CHICAGO (CBS) — It was a powerful and memorable day Monday for the medical community as the COVID-19 vaccine arrived in Illinois – with several saying this is a “once-in-a-lifetime” experiment and result doesn’t quite capture it.

“In this pandemic, everybody is like: ‘Are we at the end or the beginning? Are we in the middle?” Dr. Emily Landon of the University of Chicago Medical Center told CBS 2’s Chris Tye. “This is the beginning of the end.”

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In boxes loaded with dry ice and frozen vaccine, a day chiseled in history unfolded in Illinois on Monday.

“I think you’ll think of this day like you think of the Vietnam War ending, or someone being assassinated, or the end of World War II – things like that,” said Dr. Richard Freeman, chief medical officer at Loyola University Medical Center. “I mean, this is one of those kind of days, I think, for most people.”

Indeed, for Freeman, this day – Monday, Dec. 14, 2020 – makes that short list.

“Personally, you remember certain things – your first patient, your first patient death, things like that,” he said. “For those of us that have been in medicine for a while, it’s one of two, three things I think we’ll all remember.”

Others measure it increments longer than lifetimes.

“It’s a once-in-a-millennium type of an event,” Landon said.

Landon said bluntly that removing the risk of death is equal parts powerful and emotional.

“The peace of mind of knowing that you are likely not going to die of COVID-19 no matter what is a really huge thing,” she said.

A huge thing as well as a fast one. Just three months ago, the vaccine timetable from Dr. Robert Redfield, head of the Centers for Disease Control and Prevention, was far less optimistic.

“We’re probably looking at late second quarter, third quarter 2021,” Redfield said at the time.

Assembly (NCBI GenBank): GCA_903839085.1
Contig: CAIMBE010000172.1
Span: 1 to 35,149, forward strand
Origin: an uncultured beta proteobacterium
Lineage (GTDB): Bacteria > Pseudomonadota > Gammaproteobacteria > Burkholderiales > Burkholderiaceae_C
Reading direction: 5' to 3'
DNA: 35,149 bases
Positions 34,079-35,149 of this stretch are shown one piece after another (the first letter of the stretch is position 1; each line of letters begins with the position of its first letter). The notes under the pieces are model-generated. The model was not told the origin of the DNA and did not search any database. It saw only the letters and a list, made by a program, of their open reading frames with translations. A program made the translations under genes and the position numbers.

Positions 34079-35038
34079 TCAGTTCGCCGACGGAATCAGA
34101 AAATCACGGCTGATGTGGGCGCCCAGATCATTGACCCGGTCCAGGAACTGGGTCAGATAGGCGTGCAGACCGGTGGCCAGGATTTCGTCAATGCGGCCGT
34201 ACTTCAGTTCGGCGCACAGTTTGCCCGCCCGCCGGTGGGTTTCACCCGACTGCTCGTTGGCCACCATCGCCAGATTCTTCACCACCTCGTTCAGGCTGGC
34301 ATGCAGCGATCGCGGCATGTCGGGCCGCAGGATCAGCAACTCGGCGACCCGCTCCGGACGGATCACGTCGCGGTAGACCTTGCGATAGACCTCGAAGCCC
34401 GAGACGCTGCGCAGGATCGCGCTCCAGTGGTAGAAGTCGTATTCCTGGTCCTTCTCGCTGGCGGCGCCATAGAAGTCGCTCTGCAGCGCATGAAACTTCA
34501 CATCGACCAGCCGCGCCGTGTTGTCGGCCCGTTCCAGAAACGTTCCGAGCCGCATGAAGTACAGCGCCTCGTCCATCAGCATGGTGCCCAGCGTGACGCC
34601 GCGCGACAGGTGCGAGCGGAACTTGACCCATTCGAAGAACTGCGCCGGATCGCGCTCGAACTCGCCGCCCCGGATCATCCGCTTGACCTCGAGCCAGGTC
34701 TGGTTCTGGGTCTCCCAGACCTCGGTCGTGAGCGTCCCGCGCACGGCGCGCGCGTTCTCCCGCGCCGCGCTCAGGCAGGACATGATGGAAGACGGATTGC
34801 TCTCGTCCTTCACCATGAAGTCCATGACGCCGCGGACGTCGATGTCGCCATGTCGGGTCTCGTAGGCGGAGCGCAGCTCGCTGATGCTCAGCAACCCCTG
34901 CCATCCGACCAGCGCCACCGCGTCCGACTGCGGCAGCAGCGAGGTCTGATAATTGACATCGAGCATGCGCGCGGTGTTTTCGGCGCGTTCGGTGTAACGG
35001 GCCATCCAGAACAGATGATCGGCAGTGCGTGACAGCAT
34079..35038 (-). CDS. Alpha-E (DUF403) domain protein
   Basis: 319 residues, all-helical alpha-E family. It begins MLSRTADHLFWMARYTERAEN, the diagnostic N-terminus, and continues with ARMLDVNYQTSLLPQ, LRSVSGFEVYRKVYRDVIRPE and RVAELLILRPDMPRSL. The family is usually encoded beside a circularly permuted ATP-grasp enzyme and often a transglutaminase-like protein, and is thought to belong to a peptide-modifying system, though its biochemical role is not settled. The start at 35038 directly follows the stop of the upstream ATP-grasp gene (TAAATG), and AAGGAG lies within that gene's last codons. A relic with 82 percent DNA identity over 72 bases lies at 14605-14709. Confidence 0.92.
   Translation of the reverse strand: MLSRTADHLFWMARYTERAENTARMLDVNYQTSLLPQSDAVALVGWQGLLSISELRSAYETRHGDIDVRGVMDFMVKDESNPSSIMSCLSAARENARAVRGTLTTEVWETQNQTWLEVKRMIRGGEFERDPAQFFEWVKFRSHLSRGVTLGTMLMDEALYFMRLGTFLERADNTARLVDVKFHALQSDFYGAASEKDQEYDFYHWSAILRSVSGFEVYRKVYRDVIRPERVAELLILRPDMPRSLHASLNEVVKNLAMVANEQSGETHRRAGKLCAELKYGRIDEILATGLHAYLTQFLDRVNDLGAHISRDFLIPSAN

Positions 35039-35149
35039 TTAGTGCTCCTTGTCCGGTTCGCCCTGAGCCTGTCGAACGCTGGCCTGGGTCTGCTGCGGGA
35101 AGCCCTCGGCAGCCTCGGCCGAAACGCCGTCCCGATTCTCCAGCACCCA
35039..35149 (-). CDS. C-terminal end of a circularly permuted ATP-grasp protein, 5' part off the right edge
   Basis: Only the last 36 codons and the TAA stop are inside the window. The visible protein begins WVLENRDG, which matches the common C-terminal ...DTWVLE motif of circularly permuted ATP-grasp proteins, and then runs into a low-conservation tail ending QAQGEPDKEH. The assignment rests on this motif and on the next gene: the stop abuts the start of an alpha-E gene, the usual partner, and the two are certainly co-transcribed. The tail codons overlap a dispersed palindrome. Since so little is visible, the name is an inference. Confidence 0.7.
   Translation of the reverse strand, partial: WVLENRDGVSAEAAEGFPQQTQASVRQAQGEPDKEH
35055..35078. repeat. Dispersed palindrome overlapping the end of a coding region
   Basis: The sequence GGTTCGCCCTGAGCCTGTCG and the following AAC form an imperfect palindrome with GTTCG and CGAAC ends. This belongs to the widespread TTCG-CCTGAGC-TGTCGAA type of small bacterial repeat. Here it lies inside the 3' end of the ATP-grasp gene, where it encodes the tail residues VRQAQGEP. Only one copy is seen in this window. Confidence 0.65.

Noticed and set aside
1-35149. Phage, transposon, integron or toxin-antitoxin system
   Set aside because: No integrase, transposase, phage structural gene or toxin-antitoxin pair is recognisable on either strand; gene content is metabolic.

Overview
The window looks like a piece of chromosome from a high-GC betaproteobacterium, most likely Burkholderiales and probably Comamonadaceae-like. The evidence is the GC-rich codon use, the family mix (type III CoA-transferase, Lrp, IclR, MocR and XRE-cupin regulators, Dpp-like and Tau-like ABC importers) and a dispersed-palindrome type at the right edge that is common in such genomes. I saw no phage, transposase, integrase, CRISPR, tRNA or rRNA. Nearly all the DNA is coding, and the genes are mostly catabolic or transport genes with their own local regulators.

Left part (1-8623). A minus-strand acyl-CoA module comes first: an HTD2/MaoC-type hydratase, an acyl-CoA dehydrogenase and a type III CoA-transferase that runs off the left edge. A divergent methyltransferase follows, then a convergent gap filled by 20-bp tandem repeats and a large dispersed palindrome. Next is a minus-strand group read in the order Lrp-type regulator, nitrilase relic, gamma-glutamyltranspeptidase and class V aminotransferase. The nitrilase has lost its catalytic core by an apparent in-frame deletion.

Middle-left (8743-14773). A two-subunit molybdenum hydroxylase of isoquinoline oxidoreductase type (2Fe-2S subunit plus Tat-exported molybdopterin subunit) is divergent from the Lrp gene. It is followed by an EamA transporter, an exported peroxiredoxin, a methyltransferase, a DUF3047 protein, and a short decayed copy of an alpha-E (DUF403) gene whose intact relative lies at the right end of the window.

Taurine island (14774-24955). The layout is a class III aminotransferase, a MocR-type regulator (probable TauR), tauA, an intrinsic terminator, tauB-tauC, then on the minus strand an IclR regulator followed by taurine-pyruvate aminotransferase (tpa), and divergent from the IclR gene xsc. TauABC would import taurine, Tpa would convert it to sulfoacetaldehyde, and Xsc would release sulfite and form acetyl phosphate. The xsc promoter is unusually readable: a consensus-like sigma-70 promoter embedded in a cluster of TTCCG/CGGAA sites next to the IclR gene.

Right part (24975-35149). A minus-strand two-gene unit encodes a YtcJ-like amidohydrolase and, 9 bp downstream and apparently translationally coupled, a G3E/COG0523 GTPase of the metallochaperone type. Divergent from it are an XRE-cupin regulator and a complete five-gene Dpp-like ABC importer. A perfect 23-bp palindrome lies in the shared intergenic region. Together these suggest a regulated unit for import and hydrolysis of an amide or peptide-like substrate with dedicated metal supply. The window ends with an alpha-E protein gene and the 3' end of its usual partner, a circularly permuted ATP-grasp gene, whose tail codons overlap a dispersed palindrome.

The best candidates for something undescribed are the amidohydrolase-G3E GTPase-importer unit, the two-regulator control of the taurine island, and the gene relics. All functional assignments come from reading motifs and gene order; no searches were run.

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He wasn’t alone.

“I think most people would have told you 12 to 24 months,” Freeman said.

In the end, it took less than a year.

“This is the first time in history that we are going to stop a pandemic in its tracks with a vaccine,” Landon said.

And unlike other iconic moments in history such as the moon landing in 1969, this one is not captured on grainy film reels. It is far more modern – but no less seismic.

The experts believe the virus has met its match.

“This is an unprecedented day – a sort of triumph of medicine,” Landon said.

The medical experts who talked with Tye said the process involved to “generate, manufacture, test, and distribute” the vaccine speedily and safely represents a singular moment in time in the medical profession – light years faster than what was seen with polio and HIV – the latter of which now has treatments, but still no vaccine.

Meanwhile, experts remind everyone that even after getting a second shot of the Pfizer vaccine, it will take another month to achieve peak immunity.

Much of the success in getting the vaccine to market so safely and quickly can be credited to slow-building improvements in the medical community over the last 10 years or so.

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